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Oscillation in tube amps
Oscillation in tube amps
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Old 13th February 2018, 11:04 PM   #141
multi is offline multi  Australia
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Quote:
Originally Posted by hpeter View Post
Audio tubes are not very steep, but when you use uhf mega steep tube.. You asking for trouble
Has anyone built an amp using uhf mega steep tubes or just using theory?? Can you use the normal ways to control oscillation?
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Old 14th February 2018, 12:05 AM   #142
Johan Potgieter is offline Johan Potgieter  South Africa
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Is 20 mS steep enough? Working quite well in a low noise audio pre-amp.

I mention AGAIN, as others also did:

No component governs results on its own. A circuit performs/misperforms because all the elements contribute. A 400 MHz spec. only indicates that said tube is capable of working there, all else being in order at that frequency, including the operating point of said tube.

Occasionally graphs are available showing tube characteristics at other than the tested Ia. 'Steepness' (gm) can easily drop to a fraction of the test value when using a tube at lower current than tested, as is usually the case in audio - then no longer a '400 MHz' tube.
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Old 14th February 2018, 12:42 AM   #143
multi is offline multi  Australia
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Johan Potgieter
That is what i was thinking.
Thanks
Phil
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Old 12th March 2018, 11:04 PM   #144
DualTriode is offline DualTriode  United States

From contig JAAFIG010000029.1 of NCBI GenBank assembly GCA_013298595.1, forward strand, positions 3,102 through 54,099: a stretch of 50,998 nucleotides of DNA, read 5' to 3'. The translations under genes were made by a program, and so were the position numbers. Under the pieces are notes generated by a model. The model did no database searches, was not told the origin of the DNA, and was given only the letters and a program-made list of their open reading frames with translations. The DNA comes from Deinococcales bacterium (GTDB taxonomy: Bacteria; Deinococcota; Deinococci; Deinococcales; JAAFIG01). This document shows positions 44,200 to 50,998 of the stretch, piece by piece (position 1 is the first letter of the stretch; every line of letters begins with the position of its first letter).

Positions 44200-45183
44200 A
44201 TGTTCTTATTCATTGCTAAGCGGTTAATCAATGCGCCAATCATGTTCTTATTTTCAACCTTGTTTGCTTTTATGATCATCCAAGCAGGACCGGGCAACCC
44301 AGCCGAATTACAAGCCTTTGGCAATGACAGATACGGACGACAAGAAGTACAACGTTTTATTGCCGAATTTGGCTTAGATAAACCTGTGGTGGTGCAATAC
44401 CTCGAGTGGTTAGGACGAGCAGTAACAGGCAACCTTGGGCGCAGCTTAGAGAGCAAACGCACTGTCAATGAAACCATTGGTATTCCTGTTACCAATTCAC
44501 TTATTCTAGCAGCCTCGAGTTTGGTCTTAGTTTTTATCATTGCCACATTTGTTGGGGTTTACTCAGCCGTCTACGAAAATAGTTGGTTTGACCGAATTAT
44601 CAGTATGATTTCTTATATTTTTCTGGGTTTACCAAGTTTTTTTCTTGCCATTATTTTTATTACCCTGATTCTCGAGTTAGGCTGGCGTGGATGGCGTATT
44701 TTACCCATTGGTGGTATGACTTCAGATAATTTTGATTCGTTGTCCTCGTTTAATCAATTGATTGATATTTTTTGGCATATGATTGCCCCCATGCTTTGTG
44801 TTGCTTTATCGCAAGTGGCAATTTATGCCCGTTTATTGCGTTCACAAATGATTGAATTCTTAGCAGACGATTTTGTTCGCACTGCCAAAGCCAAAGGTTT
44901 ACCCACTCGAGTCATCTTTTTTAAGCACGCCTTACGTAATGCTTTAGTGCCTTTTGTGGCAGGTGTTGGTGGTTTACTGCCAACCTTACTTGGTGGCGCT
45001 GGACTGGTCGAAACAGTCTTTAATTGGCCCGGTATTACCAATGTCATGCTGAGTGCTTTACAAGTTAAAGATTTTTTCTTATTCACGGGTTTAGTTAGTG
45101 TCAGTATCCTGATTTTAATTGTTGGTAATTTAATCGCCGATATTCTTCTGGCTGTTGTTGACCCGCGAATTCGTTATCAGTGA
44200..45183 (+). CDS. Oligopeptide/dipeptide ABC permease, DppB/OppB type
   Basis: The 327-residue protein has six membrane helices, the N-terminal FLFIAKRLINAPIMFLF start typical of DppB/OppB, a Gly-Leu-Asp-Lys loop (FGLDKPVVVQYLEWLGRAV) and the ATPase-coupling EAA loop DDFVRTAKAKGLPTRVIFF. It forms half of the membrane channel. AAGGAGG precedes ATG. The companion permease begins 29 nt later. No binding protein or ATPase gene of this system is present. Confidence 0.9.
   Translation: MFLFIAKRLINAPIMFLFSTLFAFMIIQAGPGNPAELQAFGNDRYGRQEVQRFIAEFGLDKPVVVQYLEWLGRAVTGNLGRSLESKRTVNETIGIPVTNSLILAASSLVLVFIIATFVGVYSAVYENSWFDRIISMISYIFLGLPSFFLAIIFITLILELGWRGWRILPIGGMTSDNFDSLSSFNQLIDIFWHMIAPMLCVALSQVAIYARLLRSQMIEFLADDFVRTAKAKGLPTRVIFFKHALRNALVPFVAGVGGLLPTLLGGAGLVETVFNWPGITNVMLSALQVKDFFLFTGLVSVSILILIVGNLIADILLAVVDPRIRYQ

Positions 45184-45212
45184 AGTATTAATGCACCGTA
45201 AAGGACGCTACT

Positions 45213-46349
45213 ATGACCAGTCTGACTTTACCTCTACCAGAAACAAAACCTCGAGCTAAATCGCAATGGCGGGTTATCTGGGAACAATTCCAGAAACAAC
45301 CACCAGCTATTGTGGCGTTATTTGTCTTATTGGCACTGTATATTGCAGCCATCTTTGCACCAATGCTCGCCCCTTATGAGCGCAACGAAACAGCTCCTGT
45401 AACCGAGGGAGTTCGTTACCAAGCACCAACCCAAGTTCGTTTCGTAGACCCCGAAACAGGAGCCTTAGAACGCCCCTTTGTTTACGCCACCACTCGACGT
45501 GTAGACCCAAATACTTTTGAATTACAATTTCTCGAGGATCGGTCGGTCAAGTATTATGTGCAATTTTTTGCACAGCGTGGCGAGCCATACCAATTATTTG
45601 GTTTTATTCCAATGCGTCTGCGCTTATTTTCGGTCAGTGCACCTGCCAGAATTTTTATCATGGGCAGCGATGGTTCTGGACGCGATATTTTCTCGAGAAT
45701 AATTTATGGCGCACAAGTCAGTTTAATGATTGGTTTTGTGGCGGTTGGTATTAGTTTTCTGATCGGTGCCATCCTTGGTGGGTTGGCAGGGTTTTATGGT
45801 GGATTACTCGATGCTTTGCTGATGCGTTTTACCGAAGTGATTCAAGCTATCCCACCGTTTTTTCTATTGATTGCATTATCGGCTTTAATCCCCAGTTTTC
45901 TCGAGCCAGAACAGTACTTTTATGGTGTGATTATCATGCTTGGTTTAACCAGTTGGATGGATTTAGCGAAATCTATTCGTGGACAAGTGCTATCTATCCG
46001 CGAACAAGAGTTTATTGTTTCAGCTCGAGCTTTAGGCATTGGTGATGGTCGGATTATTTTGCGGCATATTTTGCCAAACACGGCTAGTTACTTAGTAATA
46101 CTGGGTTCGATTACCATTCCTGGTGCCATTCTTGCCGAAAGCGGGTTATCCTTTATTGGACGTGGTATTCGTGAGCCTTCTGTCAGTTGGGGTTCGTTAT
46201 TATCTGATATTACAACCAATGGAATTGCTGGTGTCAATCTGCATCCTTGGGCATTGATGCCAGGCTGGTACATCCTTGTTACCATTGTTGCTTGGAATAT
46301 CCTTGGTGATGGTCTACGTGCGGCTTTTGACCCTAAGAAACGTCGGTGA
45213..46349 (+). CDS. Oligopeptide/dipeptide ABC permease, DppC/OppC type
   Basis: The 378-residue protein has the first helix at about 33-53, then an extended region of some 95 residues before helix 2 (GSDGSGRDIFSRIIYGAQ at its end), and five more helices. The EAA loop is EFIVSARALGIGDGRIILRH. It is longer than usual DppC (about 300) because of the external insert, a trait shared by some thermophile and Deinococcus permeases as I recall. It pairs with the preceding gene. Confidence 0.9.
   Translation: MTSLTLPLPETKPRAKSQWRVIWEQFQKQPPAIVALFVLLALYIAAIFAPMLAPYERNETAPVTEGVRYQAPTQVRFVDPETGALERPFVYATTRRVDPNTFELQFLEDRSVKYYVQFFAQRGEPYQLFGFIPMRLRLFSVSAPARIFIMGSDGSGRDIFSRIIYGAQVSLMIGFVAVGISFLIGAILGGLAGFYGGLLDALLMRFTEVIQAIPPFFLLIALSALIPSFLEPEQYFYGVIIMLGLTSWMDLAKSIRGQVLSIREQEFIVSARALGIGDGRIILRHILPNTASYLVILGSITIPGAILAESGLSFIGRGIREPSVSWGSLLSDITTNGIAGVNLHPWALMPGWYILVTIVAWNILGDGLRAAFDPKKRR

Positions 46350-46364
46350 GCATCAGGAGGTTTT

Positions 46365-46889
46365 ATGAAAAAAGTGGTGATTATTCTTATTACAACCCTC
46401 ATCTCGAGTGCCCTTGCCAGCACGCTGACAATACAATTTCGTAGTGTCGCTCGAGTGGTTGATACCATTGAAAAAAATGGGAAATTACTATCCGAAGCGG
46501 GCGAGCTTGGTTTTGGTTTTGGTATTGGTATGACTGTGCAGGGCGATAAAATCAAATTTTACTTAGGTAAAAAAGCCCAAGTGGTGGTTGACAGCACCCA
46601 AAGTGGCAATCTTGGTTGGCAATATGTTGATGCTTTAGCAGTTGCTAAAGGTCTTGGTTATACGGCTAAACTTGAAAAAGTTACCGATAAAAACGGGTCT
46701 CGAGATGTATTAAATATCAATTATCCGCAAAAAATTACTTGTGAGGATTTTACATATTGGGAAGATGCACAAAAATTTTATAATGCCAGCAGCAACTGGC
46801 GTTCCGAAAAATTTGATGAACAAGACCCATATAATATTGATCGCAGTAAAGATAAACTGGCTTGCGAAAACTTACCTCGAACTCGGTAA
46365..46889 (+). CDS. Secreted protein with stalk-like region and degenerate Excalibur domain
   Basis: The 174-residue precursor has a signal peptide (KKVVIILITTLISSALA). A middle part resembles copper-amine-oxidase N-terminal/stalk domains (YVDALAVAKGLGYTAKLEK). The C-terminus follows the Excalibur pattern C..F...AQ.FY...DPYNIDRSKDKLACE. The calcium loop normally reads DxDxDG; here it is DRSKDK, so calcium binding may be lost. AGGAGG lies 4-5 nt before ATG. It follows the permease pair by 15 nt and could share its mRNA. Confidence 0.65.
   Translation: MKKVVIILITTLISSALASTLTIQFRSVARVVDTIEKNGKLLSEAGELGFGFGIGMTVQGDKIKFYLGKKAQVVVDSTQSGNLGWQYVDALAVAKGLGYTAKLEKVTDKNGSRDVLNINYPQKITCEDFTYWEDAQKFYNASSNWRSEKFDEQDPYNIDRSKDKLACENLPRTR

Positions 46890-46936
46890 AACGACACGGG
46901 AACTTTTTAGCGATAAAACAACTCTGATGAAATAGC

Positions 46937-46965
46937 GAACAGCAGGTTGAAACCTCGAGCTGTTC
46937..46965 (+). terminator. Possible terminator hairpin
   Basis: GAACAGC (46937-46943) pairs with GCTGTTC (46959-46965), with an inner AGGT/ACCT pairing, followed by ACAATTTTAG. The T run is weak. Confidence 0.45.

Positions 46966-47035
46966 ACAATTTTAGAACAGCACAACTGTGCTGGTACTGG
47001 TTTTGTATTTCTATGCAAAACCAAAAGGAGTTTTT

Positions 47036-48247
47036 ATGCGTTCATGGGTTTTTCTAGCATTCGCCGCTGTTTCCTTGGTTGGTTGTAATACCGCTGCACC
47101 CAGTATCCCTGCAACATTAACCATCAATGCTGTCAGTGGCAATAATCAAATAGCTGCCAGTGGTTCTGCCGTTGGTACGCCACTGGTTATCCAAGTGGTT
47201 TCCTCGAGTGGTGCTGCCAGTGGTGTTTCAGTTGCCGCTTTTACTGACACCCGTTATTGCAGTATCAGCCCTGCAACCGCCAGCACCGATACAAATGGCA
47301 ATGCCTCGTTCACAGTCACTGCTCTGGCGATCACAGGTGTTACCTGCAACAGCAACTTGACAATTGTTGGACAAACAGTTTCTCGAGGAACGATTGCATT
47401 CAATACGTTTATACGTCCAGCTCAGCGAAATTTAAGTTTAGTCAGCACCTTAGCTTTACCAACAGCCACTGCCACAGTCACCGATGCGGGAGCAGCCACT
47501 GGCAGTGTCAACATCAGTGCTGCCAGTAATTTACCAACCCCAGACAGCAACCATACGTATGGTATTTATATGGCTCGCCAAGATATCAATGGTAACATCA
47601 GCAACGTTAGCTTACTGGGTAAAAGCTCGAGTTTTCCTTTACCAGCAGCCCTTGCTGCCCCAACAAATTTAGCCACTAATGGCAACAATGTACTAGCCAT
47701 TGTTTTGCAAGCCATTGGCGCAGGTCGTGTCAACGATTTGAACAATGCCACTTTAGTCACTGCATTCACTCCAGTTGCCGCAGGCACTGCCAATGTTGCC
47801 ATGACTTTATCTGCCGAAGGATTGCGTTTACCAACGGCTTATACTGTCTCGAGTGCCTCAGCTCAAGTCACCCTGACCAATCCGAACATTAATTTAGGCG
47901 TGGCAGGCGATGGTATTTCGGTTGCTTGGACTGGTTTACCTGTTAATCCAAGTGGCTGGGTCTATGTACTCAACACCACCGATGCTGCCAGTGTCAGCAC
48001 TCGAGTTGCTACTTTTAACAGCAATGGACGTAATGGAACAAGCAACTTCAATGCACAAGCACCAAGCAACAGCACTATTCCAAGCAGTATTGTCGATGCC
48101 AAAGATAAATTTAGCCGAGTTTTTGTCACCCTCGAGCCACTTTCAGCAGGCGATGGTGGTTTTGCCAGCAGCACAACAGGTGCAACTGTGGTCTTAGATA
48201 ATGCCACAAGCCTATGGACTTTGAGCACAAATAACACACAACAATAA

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Hello Crew,

I have read this thread and many other sources and come to the conclusion that oscillation in a tube amplifier is not a good thing. Oscillation like an accident is the result of many things leading to an undesired outcome. Preventing anyone of those thing is like breaking a link in a chain and we avoid the undesired outcome. A casual observer may come to believe that any one link in the chain is the sole cause of the undesired result.

Even the stray L’s C’s add to resonance, high Q’s and instability. Lossy (Resisitive) things like ESR, grid stoppers and snubbers provide some dampening. Simulation neglects too many of the stray things to make it only partially useful as a tool.

A couple thoughts and rerated questions to the crew:

Why do we not spend more time looking at the power supply?

Can we take a closer look at grid stoppers and why do we always want to use Carbon Composition resistors. Why not use much quieter metal film resistors in parallel? (Parallel resistors reduce the stray inductance.)

Seems that we poke and blame individual parts all the time without knowing; only wishing and hoping we can fix things. Seems odd that we do not see more network analyzers, Bode plots, impedance plots and phase margin plots at work? We could watch the phase margin change as we swap out a low ESR capacitor for a cheap high ESR version capacitor.

DT
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Old 13th March 2018, 12:04 AM   #145